City of Countryside

Program Area:

Net Zero Program

County:

Cook

Grantee:

City of Countryside

Grant Date:

February 1, 2018

Grant Amount:

$1,000,000

Location:

Countryside, IL 60525

Project: Net Zero Energy Municipal Complex (City Hall and Police Station)
Gross Square Footage: 35,020 sq ft
Delivery Method: Design-Bid-Build
Total Cost: $23,448,293
Funding: City of Countryside, Illinois Clean Energy Community Foundation
Incremental Net Zero Energy Cost:
Building Upgrades – $965,567
Photovoltaics – $1,084,726
Total – $2,050,293
Incremental Net Zero Cost (% of total): 8.7 percent
PV Array: 273.7 kW DC
Predicted Annual Energy Consumption: 235,519 kWh
Predicted Annual Energy Generation: 275,200 kWh
Certifications: ILF Zero Energy
Contact: Gail Paul, City Administrator, gpaul@countryside-il.org

The City of Countryside was incorporated in 1960; it serves 6420 residents and 400 businesses. In 2018, the City began construction of a new net zero energy 35,020 sq ft municipal complex to house the police department and city hall, replacing the 16,945 sq ft facility which opened in 1967. The complex is built on the former site of The Flame restaurant. During the demolition of the building, 87 percent of The Flame’s building materials were recycled, with 100 percent of the gravel base that sat beneath The Flame’s asphalt parking lot used as the base for the complex’s new parking area.

The new complex, which meets all American with Disabilities Act accessibility requirements, includes City Council chambers; the city’s administrator, clerk community development and finance department offices; police headquarters and secure detainment areas; and multipurpose spaces for police training, community  meetings, and shelter during weather emergencies.

Net zero energy was achieved via integrated design and close collaboration amongst the architects, engineers, and consultants. Dozens of design elements contribute to achieving net zero, including air barriers, green roof, LED lighting with motion sensors, solar and geothermal energy.

For the highest impact on energy use, the design focused on the air barrier around the building. A precise building envelope design, which is 400 percent tighter than the current building code paired with exceptionally efficient MEP systems, form the basis for the low energy strategy in climate zone 5. The depth of the roof overhangs was increased and frit patterns were added to the window glazing, particularly in the large span of curtain walls located at the east side of the building. This reduced the heat load of the building and size of the mechanical units. Through energy modeling, multiple thermal values were tested by increasing continuous insulation in the walls and roofs for improved energy efficiency. Advanced mock-ups were constructed to enable testing and simulation of air infiltration levels in the building envelope. Through building pressurization and improved envelope construction, building air infiltration was minimized and energy use reduced significantly.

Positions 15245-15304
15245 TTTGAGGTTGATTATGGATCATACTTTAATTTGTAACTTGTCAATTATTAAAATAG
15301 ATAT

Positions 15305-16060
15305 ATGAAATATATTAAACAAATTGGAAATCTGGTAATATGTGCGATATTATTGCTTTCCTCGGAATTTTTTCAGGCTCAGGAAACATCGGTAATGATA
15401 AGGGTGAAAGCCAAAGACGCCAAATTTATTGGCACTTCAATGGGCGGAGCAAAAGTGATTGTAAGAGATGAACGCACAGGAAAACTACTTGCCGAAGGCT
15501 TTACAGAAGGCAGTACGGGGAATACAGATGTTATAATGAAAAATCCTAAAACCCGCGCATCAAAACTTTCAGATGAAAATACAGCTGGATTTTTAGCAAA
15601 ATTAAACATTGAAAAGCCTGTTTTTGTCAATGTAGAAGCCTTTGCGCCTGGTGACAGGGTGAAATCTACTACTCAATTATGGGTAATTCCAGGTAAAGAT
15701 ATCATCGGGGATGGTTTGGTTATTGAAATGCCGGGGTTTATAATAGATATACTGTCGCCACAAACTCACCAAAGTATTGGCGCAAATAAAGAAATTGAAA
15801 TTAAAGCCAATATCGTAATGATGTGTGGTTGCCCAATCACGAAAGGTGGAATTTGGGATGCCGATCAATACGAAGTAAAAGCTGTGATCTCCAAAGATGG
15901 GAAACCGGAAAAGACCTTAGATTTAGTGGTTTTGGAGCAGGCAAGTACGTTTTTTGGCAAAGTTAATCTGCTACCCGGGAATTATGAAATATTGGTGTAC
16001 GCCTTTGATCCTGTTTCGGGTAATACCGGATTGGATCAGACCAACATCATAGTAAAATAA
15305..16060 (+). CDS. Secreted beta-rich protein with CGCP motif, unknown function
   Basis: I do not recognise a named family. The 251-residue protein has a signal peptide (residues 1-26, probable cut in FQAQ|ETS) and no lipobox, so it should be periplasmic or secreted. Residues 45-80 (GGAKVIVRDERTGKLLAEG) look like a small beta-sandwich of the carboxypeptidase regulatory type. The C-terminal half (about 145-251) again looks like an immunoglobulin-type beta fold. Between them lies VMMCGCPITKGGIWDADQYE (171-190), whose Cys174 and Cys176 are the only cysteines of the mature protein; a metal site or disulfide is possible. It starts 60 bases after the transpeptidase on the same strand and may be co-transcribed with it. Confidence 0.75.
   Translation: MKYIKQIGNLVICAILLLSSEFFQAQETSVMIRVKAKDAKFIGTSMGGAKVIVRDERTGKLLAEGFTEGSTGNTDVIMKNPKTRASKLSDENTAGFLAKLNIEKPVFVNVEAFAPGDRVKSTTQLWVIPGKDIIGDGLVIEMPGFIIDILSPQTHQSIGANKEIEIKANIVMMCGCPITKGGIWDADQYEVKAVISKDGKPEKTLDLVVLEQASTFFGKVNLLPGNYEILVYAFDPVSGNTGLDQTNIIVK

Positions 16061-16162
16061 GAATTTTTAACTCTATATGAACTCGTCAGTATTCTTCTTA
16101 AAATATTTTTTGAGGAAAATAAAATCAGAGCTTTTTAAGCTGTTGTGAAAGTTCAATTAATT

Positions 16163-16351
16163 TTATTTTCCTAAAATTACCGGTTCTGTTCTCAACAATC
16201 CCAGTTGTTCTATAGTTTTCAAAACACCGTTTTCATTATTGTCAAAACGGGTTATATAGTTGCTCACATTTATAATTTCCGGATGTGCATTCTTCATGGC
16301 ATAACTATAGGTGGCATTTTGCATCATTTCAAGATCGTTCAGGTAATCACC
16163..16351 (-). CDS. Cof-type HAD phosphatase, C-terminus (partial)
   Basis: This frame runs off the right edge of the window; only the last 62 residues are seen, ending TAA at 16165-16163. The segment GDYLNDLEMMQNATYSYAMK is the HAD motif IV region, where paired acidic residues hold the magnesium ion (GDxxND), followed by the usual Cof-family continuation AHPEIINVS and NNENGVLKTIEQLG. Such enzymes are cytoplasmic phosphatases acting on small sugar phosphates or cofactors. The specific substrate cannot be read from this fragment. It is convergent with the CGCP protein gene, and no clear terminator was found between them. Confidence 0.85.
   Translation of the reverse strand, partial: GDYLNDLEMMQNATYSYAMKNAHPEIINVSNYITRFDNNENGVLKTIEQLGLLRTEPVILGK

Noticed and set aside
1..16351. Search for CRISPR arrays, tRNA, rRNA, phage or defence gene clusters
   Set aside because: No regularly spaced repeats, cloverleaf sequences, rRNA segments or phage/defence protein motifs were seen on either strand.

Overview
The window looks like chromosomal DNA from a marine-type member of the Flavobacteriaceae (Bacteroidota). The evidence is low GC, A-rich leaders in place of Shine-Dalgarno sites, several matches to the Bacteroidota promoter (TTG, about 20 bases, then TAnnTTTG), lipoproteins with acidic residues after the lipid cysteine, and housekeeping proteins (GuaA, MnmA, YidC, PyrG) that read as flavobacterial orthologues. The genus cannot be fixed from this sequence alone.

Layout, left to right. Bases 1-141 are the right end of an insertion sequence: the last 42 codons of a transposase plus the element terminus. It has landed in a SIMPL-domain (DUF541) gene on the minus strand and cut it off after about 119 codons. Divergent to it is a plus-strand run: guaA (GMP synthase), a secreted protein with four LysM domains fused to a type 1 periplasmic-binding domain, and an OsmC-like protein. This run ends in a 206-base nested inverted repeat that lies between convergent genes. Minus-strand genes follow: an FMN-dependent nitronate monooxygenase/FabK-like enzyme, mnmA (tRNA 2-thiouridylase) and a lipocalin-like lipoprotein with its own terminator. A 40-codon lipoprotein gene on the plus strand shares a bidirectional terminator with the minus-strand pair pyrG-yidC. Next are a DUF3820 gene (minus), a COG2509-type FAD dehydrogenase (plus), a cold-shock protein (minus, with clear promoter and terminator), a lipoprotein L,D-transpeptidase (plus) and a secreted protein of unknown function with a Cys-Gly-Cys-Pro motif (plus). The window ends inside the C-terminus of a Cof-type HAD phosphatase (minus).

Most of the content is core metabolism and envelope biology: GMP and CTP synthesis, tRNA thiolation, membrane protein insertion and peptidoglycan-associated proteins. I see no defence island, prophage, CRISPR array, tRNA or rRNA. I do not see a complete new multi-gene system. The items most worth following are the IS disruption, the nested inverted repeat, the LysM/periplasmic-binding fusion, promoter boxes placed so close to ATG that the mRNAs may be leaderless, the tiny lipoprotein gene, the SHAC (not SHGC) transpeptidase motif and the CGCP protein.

The Heating, Ventilation and Air Conditioning Systems (HVAC) use a geothermal system for heating and cooling the building. The geothermal bore field consists of 32 vertical bores reaching a depth of 450 feet under the parking lot. Two roof-mounted, heat pump air handling units (AHU) provide conditioned air to a variable air volume (VAV) system. Each AHU has a heat wheel to pre-condition the ventilation air using the building exhaust air. Two water-to-water heat pump units produce heating water for the VAV air distribution system that provides temperature setbacks when spaces are unoccupied.

Program spaces and configuration were adjusted to take advantage of daylighting as much as possible. Offices were strategically placed on the east side for a view of the downtown area, while areas that need more privacy were located on the west side.  The number of interior borrowed lites was increased to maximize daylighting and help reduce lighting loads. To achieve additional energy savings, times delays were reduced above and beyond what is allowed by code.